TOKYO — Team Canada is going for gold for the first time ever in women’s Olympic soccer but it’s not the only historic moment from the team.
A member of Canada’s team will become the first openly transgender and non-binary athlete to win an Olympic medal.
Twenty-five-year-old Quinn publicly came out in a social media post last fall.
“Coming out is HARD ( and kinda bs). I know for me it’s something I’ll be doing over again for the rest of my life. As I’ve lived as an openly trans person with the people I love most for many years, I did always wonder when I’d come out publicly,” the midfielder wrote on Instagram.
Quinn’s pronouns are they/them.
Quinn has been outspoken against transphobia and uses their platforms to urge allies to speak out when witnessing hate.
Before heading to the Olympics, they wrote that the moment was bittersweet.
“I feel sad knowing there were Olympians before me unable to live their truth because of the world,” Quinn said ahead of the Olympics.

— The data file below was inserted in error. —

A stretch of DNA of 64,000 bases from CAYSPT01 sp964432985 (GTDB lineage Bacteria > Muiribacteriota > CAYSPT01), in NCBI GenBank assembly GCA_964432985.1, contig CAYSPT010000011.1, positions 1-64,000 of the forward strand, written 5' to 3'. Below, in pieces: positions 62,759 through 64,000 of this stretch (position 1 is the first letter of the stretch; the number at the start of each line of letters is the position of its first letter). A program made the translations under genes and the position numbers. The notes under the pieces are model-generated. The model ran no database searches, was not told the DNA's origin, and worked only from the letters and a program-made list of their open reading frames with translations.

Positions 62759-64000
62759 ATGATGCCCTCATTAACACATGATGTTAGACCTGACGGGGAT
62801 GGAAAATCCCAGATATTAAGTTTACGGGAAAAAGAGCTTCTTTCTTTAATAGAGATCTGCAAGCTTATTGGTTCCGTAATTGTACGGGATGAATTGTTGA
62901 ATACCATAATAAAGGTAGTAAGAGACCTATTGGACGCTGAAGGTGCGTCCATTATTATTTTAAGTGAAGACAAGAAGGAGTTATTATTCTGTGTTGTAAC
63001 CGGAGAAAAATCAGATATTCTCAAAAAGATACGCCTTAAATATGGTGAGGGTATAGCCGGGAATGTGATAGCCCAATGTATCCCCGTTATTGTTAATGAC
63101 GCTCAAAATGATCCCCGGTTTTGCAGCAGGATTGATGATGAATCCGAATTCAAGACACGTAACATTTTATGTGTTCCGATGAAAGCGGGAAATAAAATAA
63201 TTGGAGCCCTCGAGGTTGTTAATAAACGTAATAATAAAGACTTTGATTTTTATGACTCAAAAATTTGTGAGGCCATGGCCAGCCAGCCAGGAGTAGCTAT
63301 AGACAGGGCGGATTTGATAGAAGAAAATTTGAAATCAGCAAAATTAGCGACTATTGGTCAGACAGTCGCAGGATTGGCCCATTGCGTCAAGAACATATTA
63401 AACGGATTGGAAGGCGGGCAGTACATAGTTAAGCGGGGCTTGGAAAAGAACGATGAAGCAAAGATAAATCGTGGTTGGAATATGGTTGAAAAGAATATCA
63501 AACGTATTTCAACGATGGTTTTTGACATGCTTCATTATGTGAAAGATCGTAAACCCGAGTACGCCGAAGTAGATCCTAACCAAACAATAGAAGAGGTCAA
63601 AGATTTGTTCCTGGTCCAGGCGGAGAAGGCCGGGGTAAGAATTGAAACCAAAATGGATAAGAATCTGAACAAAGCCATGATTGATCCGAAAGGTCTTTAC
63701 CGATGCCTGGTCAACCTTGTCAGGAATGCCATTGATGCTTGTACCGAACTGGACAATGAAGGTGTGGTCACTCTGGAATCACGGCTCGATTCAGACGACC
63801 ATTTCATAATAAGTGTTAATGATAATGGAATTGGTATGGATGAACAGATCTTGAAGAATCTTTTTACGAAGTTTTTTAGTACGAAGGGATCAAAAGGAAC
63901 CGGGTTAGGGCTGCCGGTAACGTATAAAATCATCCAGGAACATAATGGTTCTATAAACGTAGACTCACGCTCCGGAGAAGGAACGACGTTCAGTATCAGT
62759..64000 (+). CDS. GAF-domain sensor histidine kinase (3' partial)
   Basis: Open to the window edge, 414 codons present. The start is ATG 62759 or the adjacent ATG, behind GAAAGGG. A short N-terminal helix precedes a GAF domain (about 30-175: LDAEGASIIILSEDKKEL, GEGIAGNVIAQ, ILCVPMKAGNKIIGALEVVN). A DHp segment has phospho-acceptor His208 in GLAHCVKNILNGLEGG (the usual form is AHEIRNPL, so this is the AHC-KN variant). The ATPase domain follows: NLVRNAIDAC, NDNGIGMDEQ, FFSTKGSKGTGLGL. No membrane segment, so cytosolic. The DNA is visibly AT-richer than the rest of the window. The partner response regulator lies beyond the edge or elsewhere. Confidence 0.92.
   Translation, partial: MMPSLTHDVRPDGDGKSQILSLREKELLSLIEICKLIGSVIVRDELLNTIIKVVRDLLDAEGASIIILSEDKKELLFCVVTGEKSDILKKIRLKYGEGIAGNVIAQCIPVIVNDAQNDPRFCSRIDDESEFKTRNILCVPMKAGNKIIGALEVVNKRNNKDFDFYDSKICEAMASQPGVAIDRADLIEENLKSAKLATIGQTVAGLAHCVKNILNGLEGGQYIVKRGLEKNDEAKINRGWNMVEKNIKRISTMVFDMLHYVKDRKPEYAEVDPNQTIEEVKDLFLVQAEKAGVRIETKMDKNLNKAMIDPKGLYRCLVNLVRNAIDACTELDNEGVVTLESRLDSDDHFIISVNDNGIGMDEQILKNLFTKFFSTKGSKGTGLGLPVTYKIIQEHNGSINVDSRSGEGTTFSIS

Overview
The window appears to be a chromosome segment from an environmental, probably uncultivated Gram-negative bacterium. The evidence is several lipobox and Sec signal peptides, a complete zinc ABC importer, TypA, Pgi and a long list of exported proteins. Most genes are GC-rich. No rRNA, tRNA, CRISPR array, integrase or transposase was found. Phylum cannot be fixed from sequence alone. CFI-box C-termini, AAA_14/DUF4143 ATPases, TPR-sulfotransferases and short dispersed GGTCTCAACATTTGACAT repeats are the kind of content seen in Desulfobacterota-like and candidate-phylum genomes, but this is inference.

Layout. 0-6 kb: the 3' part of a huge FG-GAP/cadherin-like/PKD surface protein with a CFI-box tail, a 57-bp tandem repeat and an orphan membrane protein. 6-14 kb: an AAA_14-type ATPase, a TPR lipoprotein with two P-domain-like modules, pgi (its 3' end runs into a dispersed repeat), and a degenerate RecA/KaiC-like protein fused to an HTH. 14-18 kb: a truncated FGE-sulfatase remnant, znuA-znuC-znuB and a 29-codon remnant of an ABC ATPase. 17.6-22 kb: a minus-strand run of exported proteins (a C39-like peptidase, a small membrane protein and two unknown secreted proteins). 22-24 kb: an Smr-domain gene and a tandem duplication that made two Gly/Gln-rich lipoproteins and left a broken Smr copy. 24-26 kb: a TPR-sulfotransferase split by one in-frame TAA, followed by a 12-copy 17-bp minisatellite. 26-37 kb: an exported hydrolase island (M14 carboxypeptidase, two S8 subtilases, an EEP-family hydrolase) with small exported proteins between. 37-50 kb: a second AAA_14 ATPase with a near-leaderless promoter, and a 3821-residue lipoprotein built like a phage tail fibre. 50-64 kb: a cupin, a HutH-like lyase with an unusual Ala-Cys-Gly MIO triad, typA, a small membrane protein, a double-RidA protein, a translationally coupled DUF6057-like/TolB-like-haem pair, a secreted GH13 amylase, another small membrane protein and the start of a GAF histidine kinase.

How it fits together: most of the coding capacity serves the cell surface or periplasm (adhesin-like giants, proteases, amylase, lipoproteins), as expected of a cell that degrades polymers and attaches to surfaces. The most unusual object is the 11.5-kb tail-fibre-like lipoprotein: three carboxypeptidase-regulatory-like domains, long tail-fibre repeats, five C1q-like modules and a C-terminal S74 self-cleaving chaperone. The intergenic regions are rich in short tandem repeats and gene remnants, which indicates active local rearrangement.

The Toronto native added, “I feel optimistic for change. Change in legislature. Changes in rules, structures, and mindsets.”
“Mostly, I feel aware of the realities. Trans girls being banned from sports. Trans women facing discrimination and bias while trying to pursue their olympic dreams. The fight isn’t close to over… and I’ll celebrate when we’re all here,” Quinn said in a social media post in July.
Another athlete, New Zealand’s Laurel Hubbard, is the first openly transgender woman to compete in the Olympics.
Hubbard competed in the women’s super-heavyweight 87-kilogram category in the Tokyo Olympics, but she did not advance to the medal.
The International Olympic Committee is set to release information regarding eligibility requirements for transgender athletes. The last report came out in 2015.
With files from Sportsnet’s Caroline Frolic